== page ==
Barbera, malbec grapes taste fine too

The wine world is full of many magnificent red grapes beyond the well known and popular. Just because hundreds of bottles of cabernet sauvignon and merlot line the retail shelves doesn’t mean other red grapes are inferior in flavor and quality. These “other” grapes are often hidden away in blends or from regions that don’t use a grape’s name on the label. But there’s no need to drink the same kind of wine day after day. Enjoy the classics but dare to explore the different.


Barbera for centuries has played second fiddle to the more famous Italian grape, Barolo. Barbera grows throughout Italy, but it is in the vineyards of Piedmont that for centuries the most concentrated and complex examples of this grape have been grown. Today, the grape has extended well beyond its deep-rooted history into California, Australia and Argentina.

Barbera can be fresh and fruity with cherry flavors or made in a serious, full-bodied style with a plummy spice taste. And as with most Italian grapes, its high acid and soft tannins make it an almost perfect match with many foods.


  • 2007 Michele Chiarlo Barbera d’Asti, Italy (about $15 retail)


  • 2007 Renwood Barbera (Amador County), California (about $28 retail)


Originally from Cahors, France, malbec was traditionally used as a blending partner. Following a devastating frost in 1956, it never fully recovered, and most vineyards were replanted with grapes that had become more fashionable, such as merlot. But malbec found a new home in Argentina and Chile not as a blend, but as a thrilling single varietal. Its deep inky red color boasts lush fruit flavors with smooth tannins, making it easy to love. Since most South American wines are undervalued, it makes a tremendous bargain for wine drinkers.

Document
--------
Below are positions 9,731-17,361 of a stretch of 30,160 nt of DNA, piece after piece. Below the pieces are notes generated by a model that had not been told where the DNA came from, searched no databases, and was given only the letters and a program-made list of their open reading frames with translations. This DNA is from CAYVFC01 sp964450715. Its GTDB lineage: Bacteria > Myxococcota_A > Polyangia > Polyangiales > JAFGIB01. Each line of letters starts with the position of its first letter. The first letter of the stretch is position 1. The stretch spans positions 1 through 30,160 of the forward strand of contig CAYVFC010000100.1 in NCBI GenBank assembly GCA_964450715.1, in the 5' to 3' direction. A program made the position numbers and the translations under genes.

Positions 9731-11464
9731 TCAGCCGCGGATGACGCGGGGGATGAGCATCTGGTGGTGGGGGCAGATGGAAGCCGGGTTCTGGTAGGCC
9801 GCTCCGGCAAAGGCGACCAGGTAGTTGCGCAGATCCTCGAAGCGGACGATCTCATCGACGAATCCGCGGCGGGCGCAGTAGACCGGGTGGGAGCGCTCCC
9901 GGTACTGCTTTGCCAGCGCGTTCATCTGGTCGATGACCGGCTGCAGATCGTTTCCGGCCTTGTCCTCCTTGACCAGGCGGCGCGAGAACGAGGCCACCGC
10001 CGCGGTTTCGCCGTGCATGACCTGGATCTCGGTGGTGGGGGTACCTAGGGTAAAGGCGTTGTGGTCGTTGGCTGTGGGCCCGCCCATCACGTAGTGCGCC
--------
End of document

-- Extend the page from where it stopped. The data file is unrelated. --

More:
• 2007 Trapiche Malbec, Argentina (about $9 retail)


  • 2007 Francis Coppola Malbec, California (about $19 retail)


Cabernet franc is the father of the noble cabernet sauvignon (a cross with sauvignon blanc) but has never received much respect from the wine world. Perhaps it’s because, as with many French wines, consumers just don’t know which specific grapes are in the wine.

Cabernet franc is blended in many of the world’s finest wines — Chateau Cheval-Blanc, Ausone, Belair and Lefeur, to name a few. It’s used in blends to smooth and tame the aggressive and powerful cabernet sauvignon or to add a fragrant lift.

But it’s also mouthwatering on its own in The Loire Valley of France, the gracious home to this grape in Borgueil and Chinon. At its best, cabernet franc has fragrant aromas of black cherry, chocolate and violets and flavors of raspberries.


  • 2007 Remy Pannier Chinon Cabernet Franc, France (about $20 retail)


  • 2007 Alexander Valley Vineyards Cabernet Franc, California (about $24 retail)